7 Under-Appreciated Pieces of Software for Doing Science Efficiently

Posted March 17, 2015 by Emily Dolson in Productivity / 0 Comments

“Under-appreciated” is definitely hard to quantify. However, these tools dramatically simplify my day-to-day workflow, and most people I talk to have only heard of them from me. So, my goal with this post is to introduce people to some useful programs they might not have heard of before. Since I use Linux Mint as my primary operating system, all of these programs are Linux-compatible. Most of them are also compatible with other operating systems.

Searching for papers with Qnotero
Searching for papers with Qnotero

Qnotero – As previously discussed, Zotero is my go-to reference manager.  But qnotero is what really seals the deal for me. It creates a shortcut on your task-bar that you can click to open a floating window that allows you to search your entire Zotero data-base. The search process is smooth, and you can directly open stored PDFs from the window. This is invaluable for writing papers and even as a quick reference during meetings.

Juice provides key command line shortcut buttons.

Juice SSH – An SSH client for your Android phone. Obviously, the small keyboard of a phone is never going to be ideal for writing code. But if you need to make a quick fix or check the status of your jobs while on the go, Juice is the best app I’ve found. The tab complete and up-arrow go a long way towards speeding up your terminal usage. Even better, Juice supports mosh, a shell designed to gracefully handle flaky connections (as a mobile user is liable to have).

Gummi’s user interface is clean and simple while still providing some useful features.

Gummi – I don’t know why, but when I’m writing something, I find it very reassuring to be able to see what the finished product will look like. Gummi is a LaTeX editor that features two panels: one with your raw code, and one that shows the PDF compiled from that code. On top of that, it has a feature that was surprisingly uncommon in LaTeX editors last time I looked: spell check.

Beaker Notebook allows you to use a variety of languages to process the same data
Beaker Notebook allows you to use a variety of languages to process the same data

Beaker Notebook – You’ve all heard of iPython notebook, which lets you create notebooks combining markdown, executable Python code, and the output of that Python code. It’s a wonderful tool for creating reproducible figures, keeping a lab notebook, and teaching Python. But I’ve always been too indecisive for iPython notebook. Sure, Python is my primary language, but sometimes I want the statistical power of R, or interactive Javascript visualizations with d3.js. With Beaker notebook, you don’t have to choose. You can use all three of these languages, and a few others. Moreover, you can pass your data around between them! Beaker is still pretty new, so there are some wrinkles to be ironed out, but it’s done wonders for keeping my thoughts organized in one place.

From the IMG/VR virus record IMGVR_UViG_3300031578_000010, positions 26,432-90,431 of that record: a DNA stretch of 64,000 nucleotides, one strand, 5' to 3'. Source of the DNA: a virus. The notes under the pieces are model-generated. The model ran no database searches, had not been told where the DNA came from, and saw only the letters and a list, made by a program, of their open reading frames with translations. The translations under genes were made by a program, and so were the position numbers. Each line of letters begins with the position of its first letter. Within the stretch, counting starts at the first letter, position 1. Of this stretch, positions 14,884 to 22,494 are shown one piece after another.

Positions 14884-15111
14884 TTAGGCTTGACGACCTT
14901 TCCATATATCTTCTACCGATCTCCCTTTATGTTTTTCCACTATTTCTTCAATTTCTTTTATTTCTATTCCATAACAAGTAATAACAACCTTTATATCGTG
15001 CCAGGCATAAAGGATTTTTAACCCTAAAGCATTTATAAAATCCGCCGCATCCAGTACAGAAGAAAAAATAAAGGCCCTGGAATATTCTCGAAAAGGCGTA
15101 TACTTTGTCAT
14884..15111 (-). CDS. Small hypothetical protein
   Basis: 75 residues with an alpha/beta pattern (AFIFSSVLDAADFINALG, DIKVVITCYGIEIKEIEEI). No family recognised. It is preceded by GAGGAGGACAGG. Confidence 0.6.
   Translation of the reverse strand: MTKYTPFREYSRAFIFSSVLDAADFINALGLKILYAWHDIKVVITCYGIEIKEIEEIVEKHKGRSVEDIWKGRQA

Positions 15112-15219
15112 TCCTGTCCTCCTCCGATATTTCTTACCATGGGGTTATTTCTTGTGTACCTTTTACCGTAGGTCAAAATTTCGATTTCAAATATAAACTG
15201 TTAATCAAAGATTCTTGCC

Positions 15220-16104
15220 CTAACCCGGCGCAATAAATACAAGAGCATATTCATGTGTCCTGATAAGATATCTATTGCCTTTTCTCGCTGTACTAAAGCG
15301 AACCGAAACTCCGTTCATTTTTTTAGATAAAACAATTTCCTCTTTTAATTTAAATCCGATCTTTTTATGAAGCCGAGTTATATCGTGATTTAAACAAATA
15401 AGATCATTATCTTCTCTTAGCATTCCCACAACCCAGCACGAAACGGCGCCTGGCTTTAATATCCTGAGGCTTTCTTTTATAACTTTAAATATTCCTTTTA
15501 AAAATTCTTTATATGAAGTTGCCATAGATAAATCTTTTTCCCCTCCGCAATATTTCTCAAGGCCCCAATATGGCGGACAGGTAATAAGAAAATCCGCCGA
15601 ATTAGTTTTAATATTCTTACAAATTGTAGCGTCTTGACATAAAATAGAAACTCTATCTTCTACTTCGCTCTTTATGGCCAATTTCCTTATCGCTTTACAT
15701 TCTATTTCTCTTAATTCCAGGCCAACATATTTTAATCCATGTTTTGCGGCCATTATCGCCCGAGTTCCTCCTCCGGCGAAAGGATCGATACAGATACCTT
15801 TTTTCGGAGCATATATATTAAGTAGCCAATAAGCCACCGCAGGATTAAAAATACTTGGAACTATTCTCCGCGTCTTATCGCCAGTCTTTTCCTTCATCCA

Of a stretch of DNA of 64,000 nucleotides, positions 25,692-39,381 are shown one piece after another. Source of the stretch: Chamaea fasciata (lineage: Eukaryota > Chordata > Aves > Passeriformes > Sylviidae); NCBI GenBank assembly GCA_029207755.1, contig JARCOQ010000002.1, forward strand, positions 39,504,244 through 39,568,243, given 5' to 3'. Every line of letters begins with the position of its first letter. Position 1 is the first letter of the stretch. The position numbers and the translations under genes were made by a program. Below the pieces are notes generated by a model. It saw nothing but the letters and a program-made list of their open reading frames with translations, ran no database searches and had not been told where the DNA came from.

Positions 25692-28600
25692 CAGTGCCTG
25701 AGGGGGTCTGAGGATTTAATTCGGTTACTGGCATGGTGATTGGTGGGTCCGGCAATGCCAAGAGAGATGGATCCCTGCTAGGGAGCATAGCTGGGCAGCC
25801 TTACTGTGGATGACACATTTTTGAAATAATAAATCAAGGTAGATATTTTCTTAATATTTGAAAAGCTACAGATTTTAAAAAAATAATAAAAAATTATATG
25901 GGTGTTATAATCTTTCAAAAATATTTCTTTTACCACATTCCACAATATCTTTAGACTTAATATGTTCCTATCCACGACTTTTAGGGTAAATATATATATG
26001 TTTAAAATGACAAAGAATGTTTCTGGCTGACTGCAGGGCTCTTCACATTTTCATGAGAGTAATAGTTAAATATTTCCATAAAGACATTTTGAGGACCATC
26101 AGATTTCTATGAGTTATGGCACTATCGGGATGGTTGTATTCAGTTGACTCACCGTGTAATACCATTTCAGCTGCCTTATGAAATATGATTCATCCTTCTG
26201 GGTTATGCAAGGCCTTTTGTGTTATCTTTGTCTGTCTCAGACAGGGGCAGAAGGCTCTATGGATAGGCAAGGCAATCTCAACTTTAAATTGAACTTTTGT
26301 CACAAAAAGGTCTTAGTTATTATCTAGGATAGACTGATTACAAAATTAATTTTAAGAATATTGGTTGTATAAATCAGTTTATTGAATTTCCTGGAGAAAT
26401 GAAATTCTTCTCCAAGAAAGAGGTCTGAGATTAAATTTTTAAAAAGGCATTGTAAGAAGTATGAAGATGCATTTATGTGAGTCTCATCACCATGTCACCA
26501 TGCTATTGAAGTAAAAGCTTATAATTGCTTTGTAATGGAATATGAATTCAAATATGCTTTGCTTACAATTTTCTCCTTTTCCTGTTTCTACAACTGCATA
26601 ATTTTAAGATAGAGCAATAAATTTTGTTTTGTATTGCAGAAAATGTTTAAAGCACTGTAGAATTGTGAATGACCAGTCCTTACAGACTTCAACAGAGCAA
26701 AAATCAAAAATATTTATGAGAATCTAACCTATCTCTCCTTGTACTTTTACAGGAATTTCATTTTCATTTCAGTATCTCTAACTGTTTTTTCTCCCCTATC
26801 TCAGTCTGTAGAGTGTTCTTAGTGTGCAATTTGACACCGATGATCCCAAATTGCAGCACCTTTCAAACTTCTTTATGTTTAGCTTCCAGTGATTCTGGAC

I used LucidChart to create this example of a neural network.
I used LucidChart to create this example of a neural network.

LucidChart – This web application is my go-to for making flow-charts of any kind. You just drag the shapes that you want onto your canvas and click on edges to draw arrows between shapes. I don’t know why every other flow chart program I’ve tried to use has been so much more complicated than this. As an added benefit, LucidChart features integration with Google Docs. There are some features that require a premium account, but (at least when I last checked) you can get free access to premium features if you’re using them for education.

A scatterplot matrix and parallel coordinate plot as created by GGobi.
A scatterplot matrix and parallel coordinate plot as created by GGobi.

GGobi – I really enjoy large and complicated data sets. Usually, these data sets have a lot of variables that interact with each other in more than three dimensions. GGobi contains every trick in the book for visualizing high dimensional data. I’m sure all of these functions exist in R too, but GGobi just makes it so easy that I’ll often use it for my initial exploration of a new data set. The one downside is that GGobi does not handle large data-sets gracefully.

Scribus Desktop Publishing software

Scribus – This is by far my favorite open source desktop publishing program. When I need to make complicated multi-part figures that combine elements from different programs, this is my go-to. I’m normally pretty awful at lining things up so that they look tidy, so Scribus’ alignment, distribution, and guide line features are indispensable for me. As much as possible, I try to have my code output figures in their final form. But when I can’t, I’m glad I have Scribus.

What’s your favorite piece of under-appreciated software?

Emily Dolson

I’m a doctoral student in the Ofria Lab at Michigan State University, the BEACON Center for Evolution in Action, and the departments of Computer Science and Ecology, Evolutionary Biology, & Behavior. My interests include studying eco-evolutionary dynamics via digital evolution and using evolutionary computation techniques to interpret time series data. I also have a cross-cutting interest in diversity in both biological and computational systems. In my spare time, I enjoy playing board games and the tin whistle.

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